Snow and ice on roads is an expensive and dangerous problem, not only for cities, but for motorists and businesses. The cities have to pay for a fleet of trucks to dump salt and other chemicals on roads, as well as plow. Motorists get into an increased amount of traffic accidents in poor driving conditions and also have to deal with the after effects of all of that salt destroying the undercarriage of their cars. Businesses suffer legal claims from not being able to keep their sidewalks clear or increased costs from plowing and shoveling.
Because of all those costs, it’s no wonder why scientists have been working on a solution to reduce ice and snow build up on rows. Just recently, we learned about Turkish scientists who developed an additive for asphalt roads that would slowly release to the surface and melt ice. Now, it appears another group of researches want to electrify concrete in order to melt snow.
Professor Chris Tuan, from the University of Nebraska at Lincoln (UNL), has been researching and developing his solution for years and is now close to a breakthrough. Tuan’s electrified concrete is currently being tested by the Federal Aviation Administration (FAA) for use on tarmacs, which, they say, could potentially greatly reduce weather related delays for airlines.
The formula for conductive concrete is pretty simple, it’s 80% standard concrete mixture and 20% metal fiber and carbon particles. Add a little electricity and you’ve got the makings for an ice and snow free surface. The big hurdle that Tuan and his creation will face is cost. Though over time it could save cities tons of money, the initial cost to tear up roadways and re-pour would be extremely cost prohibitive. Tuan’s concrete has actually been used on the 150-foot long Roca Spur Bridge for the past 14 years, since it’s completion in 2002. In total, the bridge has 52 conductive concrete slabs, which Tuan told Phys.org cost $250 in electricity over a three day storm. That $250 is several times less than what it would cost trucks to dump chemicals on the bridge.
It would certainly be interesting to see what else could be accomplished with electrified roads…could they possibly charge electric cars? We could let our imaginations wander for hours, but for right now, Tuan wants to focus on specific areas, like intersections, exit ramps, driveways, and sidewalks.
The story below from WOWT 6 News, includes an interview with Tuan.
Scissor lifts are on most typical construction job sites and they’re an often overlooked hazard. Too often, liberties are taken with the lifts that create unsafe conditions, which can cause injuries and deaths. OSHA recently released the results of their investigation of 10 fatalities and 20 injuries involving scissor lifts and released their findings in what the organization refers to as a “Hazard Alert.”
If you’re into heights, then China may be the place you need to be. The country recently unveiled the world’s highest and longest glass bridge and, as scary as many tourists may find that, it was way more dangerous while it was under construction. New footage of another construction site in the Laowang Monutains is giving that bridge a run for it’s money.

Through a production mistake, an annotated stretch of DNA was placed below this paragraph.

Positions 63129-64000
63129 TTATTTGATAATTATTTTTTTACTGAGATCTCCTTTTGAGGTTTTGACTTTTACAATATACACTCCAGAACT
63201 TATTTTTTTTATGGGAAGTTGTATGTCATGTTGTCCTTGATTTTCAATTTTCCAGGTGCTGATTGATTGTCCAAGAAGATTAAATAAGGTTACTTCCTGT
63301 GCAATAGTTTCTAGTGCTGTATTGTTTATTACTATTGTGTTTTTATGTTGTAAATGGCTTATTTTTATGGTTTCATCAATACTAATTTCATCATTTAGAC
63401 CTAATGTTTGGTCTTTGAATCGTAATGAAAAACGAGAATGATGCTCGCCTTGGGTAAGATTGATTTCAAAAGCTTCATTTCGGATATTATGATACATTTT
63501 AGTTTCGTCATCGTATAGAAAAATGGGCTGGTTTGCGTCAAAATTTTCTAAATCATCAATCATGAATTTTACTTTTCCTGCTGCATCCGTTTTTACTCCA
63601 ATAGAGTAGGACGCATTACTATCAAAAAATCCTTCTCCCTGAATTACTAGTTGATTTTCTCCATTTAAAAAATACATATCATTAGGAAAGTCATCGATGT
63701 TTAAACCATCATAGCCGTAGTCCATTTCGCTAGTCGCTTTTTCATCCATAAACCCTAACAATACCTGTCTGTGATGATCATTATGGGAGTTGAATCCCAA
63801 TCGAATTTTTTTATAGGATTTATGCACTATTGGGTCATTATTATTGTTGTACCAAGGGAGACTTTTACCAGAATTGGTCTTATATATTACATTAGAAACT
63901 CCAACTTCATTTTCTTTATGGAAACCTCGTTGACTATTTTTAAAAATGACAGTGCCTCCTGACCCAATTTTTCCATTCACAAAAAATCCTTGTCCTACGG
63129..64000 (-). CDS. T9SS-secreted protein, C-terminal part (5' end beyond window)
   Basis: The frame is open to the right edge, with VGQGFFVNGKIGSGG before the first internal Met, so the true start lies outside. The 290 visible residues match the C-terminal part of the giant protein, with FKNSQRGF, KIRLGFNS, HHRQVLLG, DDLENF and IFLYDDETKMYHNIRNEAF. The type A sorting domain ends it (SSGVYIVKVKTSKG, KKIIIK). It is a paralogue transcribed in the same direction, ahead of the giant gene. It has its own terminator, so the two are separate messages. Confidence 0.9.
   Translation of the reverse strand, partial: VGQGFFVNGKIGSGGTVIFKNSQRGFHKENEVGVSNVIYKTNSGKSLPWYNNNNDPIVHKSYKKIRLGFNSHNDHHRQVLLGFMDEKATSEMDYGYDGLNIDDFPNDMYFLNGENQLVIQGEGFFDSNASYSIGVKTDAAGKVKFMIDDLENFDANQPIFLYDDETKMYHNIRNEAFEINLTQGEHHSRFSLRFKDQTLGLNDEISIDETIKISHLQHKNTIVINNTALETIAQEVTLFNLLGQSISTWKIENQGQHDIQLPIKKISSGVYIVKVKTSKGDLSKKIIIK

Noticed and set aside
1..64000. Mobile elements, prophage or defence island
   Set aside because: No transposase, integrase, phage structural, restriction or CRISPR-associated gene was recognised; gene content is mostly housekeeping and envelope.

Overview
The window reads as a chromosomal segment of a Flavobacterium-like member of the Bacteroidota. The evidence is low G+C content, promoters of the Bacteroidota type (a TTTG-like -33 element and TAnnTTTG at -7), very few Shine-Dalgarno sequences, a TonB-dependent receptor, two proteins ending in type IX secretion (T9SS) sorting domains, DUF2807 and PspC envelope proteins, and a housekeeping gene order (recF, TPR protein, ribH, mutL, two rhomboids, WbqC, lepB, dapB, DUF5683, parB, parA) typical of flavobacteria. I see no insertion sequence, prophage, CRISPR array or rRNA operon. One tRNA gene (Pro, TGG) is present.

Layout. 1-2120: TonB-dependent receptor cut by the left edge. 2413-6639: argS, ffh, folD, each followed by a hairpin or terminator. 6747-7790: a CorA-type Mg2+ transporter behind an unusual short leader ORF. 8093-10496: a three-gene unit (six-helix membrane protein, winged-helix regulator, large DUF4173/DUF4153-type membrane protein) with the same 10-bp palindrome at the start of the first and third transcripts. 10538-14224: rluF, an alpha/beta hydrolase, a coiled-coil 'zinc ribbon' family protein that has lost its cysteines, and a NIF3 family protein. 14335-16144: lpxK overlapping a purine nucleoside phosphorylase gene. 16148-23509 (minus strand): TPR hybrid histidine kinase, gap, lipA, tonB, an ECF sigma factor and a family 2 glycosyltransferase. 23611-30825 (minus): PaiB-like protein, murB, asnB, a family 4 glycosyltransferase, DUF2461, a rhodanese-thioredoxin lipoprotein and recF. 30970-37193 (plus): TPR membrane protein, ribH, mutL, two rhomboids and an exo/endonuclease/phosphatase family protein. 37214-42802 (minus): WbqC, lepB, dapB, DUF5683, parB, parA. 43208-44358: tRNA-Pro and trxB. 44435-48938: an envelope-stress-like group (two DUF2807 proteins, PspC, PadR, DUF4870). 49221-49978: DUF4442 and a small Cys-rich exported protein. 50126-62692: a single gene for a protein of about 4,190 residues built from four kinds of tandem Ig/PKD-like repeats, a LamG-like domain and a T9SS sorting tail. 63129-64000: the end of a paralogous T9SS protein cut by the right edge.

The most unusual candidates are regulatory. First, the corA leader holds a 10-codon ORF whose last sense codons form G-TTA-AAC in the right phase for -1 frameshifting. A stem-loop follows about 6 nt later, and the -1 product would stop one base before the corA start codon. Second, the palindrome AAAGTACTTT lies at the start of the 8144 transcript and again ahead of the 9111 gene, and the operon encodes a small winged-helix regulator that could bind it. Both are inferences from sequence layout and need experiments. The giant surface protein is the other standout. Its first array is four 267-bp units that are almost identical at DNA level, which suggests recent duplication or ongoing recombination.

Since Construction Junkie was conceived in 2015, we’ve seen a lot of construction equipment flip for some really stupid reasons. Like this crane, this other crane, and this third crane dropping a bulldozer. Those are just some of the ones caught on video and they should be enough to convince you not to go out of your way to do dangerous things with a crane.
A portion of the Skagit River Bridge, located in Mount Vernon, Washington catastrophically collapsed into the water below after a semi hauling an oversized load clipped a cross beam in 2013. Luckily and amazingly, no one was killed by the incident, but 3 people were taken to the hospital for minor injuries as several cars fell into the river. It took over 3 years to determine a cause and the report states that there were several causes. First, below is security camera footage of the collapse, uploaded to Youtube by newschannel500, in which you can see just how quickly the collapse happened.
Cranes are a staple of many construction sites throughout the world, but they’re susceptible to damage caused by sudden bursts of high wind. Winds were blamed for the collapse of the New York City crane collapse that killed one man and injured 3 others in 2016 and again for the devastating crane collapse in Mecca, which killed over 100.
Much like the stories above, a crane collapsed last week in Dubai, UAE, after sudden heavy winds burst through town.
Tragedy struck a Florida construction company last week after 3 construction workers passed away while working underground below a newly paved road. Another volunteer firefighter is in critical condition, and possibly in a coma according to WSVN Miami, after entering the manhole trying to save the victims.
No matter how fun demolitions and demolition videos might be, there’s an inherent danger to performing them that cannot be overlooked. Just last year, a different parking garage collapsed during a demolition in Houston, Texas, which landed on one of the excavators performing the work. Thankfully, no one was injured in that collapse, but it could have been much worse.
The following is a guest post written by David B. Lever.
When construction sites are safer, then productivity increases as well as profits. More construction safety means less time lost due to accidents, lower insurance premiums, and less money spent repairing damaged equipment.
Jobsite pressures, such as time crunches and monetary issues can quickly tempt otherwise good people into making some pretty poor decisions. There are also others who use their construction business as a front for other illegal activities. Many people were arrested for a variety of reasons in 2016 and the list below should serve as both a reminder and a warning for those considering making bad decisions.